Doing Well by Doing Good

With a little knowledge and effort, investors of many kinds can work with financial advisors to learn how to match their investments with their values and build a meaningful portfolio with solid returns.

Small Dollars, Big Returns

So what can you make happen with a domestic impact investment anyway?

Measuring Blended Value

Tracking social return on investment is more complicated than measuring financial return. How do impact investors do it?

Preparing for Business as Unusual

An impact investment can move a nonprofit to a high level of effectiveness and stability—but only if it’s done its homework first.

The $15 Trillion Shift

“Investor apartheid” securities rules are keeping investment artificially blocked from the businesses with the most positive impact on communities— small, local ones.

What Is Philanthropic Equity? A Roundtable Discussion

As we prepared this issue, the term "philanthropic equity" kept surfacing. What is this new concept in philanthropy, and how is it different from both traditional grantmaking and program-related investments? In December we gathered a group of people from foundations and nonprofit intermediaries to explore the concept, its promises and pitfalls.

New Hampshire Community Loan Fund

New Hampshire Community Loan Fund began one of the strongest CDFI individual investor programs in the country by simply offering donors the option to...

Who is at the table?

Who is at the table is important for both capital absorption and for the success of investments that get made. For example, in the...

Enterprise Community Impact Note

Enterprise Community Loan Fund created the Enterprise Community Impact Note in 2010 with the goal of raising $50 million from impact investors. By systematically...

Ground Leasing Without Tears

Editor’s note: There are two major legal mechanisms out there for making a privately owned housing unit permanently affordable: (1) a stewarding organization can...

Here’s How CDCs can Overcome the People-Based, Place-Based Gap

“Self interest generalized is community interest” — Kenneth Jones, Community Organizer Throughout my experience in leading NeighborWorks America's Superstorm Sandy response, two critical aspects have...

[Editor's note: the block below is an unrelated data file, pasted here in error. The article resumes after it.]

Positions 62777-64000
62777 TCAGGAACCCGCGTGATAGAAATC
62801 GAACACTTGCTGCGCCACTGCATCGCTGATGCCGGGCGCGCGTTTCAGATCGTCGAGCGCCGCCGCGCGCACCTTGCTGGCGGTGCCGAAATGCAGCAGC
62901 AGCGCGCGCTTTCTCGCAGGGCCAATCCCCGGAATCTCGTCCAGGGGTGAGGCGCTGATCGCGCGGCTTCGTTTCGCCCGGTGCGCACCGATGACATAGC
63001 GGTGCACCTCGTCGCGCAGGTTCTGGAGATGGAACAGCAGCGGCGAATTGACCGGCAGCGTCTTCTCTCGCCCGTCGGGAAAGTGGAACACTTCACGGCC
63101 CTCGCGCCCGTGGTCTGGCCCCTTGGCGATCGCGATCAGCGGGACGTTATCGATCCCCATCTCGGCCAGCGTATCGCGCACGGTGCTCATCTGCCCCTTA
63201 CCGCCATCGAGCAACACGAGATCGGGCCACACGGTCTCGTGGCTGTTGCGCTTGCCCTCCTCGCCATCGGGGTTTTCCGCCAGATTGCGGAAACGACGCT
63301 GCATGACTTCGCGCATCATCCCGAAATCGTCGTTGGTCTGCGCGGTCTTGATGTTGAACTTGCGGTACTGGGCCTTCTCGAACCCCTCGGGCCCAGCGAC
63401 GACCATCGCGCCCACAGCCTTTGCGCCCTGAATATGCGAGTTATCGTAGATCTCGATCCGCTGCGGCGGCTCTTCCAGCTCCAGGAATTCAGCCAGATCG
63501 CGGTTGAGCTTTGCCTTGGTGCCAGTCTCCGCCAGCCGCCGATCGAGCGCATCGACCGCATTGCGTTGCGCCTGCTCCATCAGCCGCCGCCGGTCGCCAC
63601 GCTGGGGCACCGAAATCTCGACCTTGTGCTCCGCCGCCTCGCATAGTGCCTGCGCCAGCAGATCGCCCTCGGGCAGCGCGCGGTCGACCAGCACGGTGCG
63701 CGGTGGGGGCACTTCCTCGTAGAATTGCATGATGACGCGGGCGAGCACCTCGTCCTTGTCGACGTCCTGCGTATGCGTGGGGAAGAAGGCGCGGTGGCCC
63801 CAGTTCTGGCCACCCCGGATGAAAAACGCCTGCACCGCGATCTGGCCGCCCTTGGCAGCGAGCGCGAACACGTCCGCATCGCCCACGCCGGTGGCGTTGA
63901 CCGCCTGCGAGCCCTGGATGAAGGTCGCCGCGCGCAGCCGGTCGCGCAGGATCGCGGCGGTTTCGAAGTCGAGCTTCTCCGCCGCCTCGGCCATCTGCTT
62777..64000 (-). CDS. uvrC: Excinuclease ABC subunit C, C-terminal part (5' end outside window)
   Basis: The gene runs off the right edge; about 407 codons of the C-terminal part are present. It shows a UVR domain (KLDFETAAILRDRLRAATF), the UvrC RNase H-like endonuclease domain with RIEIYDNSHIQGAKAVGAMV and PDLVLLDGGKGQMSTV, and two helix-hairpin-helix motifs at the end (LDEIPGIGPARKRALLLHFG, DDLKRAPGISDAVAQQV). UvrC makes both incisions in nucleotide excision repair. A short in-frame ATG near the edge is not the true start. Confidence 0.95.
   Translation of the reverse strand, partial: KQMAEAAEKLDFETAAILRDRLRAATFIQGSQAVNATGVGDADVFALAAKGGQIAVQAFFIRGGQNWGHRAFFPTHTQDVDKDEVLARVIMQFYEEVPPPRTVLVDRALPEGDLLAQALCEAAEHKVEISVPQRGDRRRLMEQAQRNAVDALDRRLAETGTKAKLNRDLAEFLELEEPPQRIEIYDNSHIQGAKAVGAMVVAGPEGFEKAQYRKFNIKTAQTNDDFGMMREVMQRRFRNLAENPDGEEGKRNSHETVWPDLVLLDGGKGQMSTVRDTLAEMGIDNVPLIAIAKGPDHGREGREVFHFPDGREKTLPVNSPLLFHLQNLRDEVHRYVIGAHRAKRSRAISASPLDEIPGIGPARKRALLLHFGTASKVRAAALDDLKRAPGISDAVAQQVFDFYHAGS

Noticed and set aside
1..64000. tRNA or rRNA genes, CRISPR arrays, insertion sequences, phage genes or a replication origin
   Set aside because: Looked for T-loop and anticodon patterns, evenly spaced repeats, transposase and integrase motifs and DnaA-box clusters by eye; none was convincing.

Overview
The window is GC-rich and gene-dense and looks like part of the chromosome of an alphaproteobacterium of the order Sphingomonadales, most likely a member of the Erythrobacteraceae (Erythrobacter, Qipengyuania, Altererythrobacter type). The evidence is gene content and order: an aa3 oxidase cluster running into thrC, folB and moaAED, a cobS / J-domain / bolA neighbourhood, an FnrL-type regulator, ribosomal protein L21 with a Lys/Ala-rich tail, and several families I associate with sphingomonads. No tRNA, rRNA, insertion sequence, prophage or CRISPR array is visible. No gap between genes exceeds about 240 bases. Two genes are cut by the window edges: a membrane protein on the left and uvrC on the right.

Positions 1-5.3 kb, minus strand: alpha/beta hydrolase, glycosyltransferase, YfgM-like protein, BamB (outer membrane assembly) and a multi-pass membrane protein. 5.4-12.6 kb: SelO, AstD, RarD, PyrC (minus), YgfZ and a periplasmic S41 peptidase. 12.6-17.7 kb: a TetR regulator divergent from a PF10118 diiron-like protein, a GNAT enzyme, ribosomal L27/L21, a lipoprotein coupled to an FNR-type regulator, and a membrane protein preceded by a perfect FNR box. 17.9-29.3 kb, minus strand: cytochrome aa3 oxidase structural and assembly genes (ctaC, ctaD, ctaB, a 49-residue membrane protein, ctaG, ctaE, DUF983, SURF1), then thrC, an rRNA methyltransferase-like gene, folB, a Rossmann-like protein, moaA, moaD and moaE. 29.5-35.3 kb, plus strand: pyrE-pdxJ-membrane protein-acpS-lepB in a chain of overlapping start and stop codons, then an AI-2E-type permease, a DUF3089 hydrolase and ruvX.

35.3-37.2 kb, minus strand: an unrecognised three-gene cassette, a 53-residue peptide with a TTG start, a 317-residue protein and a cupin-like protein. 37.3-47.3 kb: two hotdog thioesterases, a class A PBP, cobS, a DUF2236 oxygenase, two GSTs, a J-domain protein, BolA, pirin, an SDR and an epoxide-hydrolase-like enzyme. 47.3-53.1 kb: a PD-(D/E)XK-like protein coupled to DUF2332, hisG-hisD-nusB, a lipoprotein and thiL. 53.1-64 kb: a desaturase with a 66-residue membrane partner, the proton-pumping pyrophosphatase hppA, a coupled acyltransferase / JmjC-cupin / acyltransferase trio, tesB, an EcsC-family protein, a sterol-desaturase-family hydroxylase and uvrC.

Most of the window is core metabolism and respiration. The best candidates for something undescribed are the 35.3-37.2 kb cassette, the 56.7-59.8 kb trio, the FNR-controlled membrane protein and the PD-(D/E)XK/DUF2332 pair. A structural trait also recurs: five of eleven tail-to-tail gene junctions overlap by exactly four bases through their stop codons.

You Put One Seed in the Ground, You Get Many in Return

The passing of two annual events: Thanksgiving, a time to celebrate the harvest and by extension with family, and Black Friday, an event that...

Our Financial Reform, Our Health

The Price of Inequality: How Today's Divided Society Endangers Our Future, by Joseph Stiglitz, W.W. Norton & Company, Inc., June 2012. 448 pp. $27.95 (Hardcover). Available on Amazon.

Pushing Back Against the Demolition Juggernaut

Memphis has knocked down all but one of its public housing complexes — and the housing authority assumed that a Choice Neighborhoods grant would be license to demolish the last one. But the community had a different idea.

Revitalization: Not Despite Us, But Because of Us

Low-income residents transform their complex into a community of choice through ownership—without importing higher-income neighbors

The Whole City’s Watching

A legacy of racial strife hangs over Little Rock, Arkansas, the city internationally known for the 1957 Central High School Crisis, in which an...

Jersey City: Lessons from Unequal Development

Across the water from Manhattan, this once working class city has experienced dramatic economic growth—but the rising tide did not lift all boats.

Lighting a Spark Between Energy Advocates and Community Development

Partnerships between utility companies and affordable rental housing owners are ripe for development, when the right switch is flipped.

Role-Playing for Energy Efficiency

Connecticut experiments with a “megacommunity strategic simulation” to move the needle on residential energy efficiency—providing a look at a tool that could also apply to other community development challenges.

Maintaining a Bastion of Quality—and Affordability

As afforable housing developments age, managing and preserving them, both physically and financially, while neighborhoods change and energy costs rise is becoming a key concern for community developers. Here’s how one group in Philly is taking that on.

Community Land Trusts Have Renters Too

CLTs can and should include their renters, not just their homeowners, in governance and wealth-building.

Community Collaboration Results in Brilliant Transformation

This is a project you truly have to see to believe.Artist Matthew Mazzotta, the Coleman Center for the Arts, and community in York, Alabama,...

Lessons Learned from Harmony Oaks Redevelopment

You can do good work even in a devastated city, but you have to build an alternate set of systems until the regular systems...

The Long Road from Harmony Oaks to C.J. Peete: Full Report